Wednesday, December 12, 2012

Freedom of Choice

The topic that seems to worry everybody nowadays is how to maintain freedom of choice on a planet where that very thing seems to be leading to people making the worst choices. The environment is going to hell, people are getting obese, and so on. So I'm going to talk about freedom of choice.

Here's a simple scenario. There are too options. Let's say the traditional keyboard and Janko keyboard. You probably haven't heard of the Janko keyboard which proves my first point, that all choices to choose amongst must be visible.

So we start from the premise that all choices must be made visible. Then there's another thorn. What is practical? Suppose you want to play a song with the symphony with the Janko keyboard but they play using standard layout pianos. They play using the standard layout pianos because that's what everybody else uses and it's familiar. In order to have choice in this situation, there must be an allowance of going against the grain. In capitalism, when there's competing product types like Blu Ray and HD dvds, one product eventually becomes standard. This may work for standardized computer keyboards but it doesn't do much good for products which are significantly different but have equal merit.

I believe that this standardization can be overcome but, for this particular case, the Janko keyboard needs to be consistently advertised and a tradition must be built with it. So here we figure out that there not only needs to be freedom of choice, there needs to be freedom of effective choice. Once a tradition of use is set in motion, then there can be a true freedom of choice. There are places unlike this where standardization is necessary like with language where we need to use common words.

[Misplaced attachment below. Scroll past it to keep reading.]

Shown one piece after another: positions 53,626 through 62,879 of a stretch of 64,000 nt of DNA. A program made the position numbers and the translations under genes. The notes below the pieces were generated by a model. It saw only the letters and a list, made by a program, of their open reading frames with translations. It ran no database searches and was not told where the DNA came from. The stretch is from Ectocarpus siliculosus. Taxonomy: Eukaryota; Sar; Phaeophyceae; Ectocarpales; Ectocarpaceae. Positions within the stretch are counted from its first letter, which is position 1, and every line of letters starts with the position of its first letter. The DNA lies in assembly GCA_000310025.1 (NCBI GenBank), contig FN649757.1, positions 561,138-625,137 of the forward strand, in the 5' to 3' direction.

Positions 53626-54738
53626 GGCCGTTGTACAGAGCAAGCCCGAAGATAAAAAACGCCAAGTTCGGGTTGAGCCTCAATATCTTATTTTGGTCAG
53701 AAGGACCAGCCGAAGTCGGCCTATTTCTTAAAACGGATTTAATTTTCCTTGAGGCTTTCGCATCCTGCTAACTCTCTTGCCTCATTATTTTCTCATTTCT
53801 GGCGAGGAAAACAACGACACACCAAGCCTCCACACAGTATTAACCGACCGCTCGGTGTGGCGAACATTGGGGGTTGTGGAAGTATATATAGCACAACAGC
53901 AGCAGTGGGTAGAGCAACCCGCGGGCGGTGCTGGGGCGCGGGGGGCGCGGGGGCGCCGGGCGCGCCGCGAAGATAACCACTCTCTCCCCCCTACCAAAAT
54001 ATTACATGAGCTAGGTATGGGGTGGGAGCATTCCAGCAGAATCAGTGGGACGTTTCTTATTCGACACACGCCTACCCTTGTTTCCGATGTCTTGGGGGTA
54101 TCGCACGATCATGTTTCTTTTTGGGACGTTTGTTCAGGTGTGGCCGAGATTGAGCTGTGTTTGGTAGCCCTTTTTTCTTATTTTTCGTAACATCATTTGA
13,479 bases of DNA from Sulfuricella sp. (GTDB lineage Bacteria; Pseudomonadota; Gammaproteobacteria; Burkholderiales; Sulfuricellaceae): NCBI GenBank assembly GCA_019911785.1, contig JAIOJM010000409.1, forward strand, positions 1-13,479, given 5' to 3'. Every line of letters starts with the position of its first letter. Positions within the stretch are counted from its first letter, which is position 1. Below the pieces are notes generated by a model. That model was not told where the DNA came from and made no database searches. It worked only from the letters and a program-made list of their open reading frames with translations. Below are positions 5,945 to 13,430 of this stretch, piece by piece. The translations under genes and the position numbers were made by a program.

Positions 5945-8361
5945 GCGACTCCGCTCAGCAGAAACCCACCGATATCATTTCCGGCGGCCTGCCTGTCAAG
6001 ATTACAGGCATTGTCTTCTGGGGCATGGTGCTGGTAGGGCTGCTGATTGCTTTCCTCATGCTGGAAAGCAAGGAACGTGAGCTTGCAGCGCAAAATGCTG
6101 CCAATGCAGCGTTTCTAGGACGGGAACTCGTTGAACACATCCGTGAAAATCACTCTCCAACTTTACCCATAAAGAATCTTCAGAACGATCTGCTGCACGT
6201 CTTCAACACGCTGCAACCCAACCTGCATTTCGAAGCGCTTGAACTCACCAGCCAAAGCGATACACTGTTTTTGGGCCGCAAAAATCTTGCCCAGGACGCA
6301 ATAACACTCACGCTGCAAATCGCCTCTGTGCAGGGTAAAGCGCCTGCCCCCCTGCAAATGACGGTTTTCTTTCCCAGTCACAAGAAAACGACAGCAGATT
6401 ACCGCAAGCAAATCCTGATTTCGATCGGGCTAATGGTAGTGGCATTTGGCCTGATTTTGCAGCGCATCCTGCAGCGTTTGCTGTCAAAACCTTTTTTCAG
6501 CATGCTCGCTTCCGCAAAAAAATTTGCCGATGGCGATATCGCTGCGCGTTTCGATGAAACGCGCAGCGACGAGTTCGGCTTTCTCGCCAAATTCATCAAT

Capitalism as it stands now does not concern itself with freedom of effective choice. Most of the time, there's an excessive number of variations on the same product whether it's shampoos and hair care products or potato chips. I don't presume that one can legislate every decision based on standards like this, but ultimately I believe that we should think of freedom of choice in a manner that's effective.

There's two ways to go on the freedom of effective choice when it comes to my example of products. Either we decide to sell products that allow for effective choice out of our own will or it must be forced through a socialism-like system.

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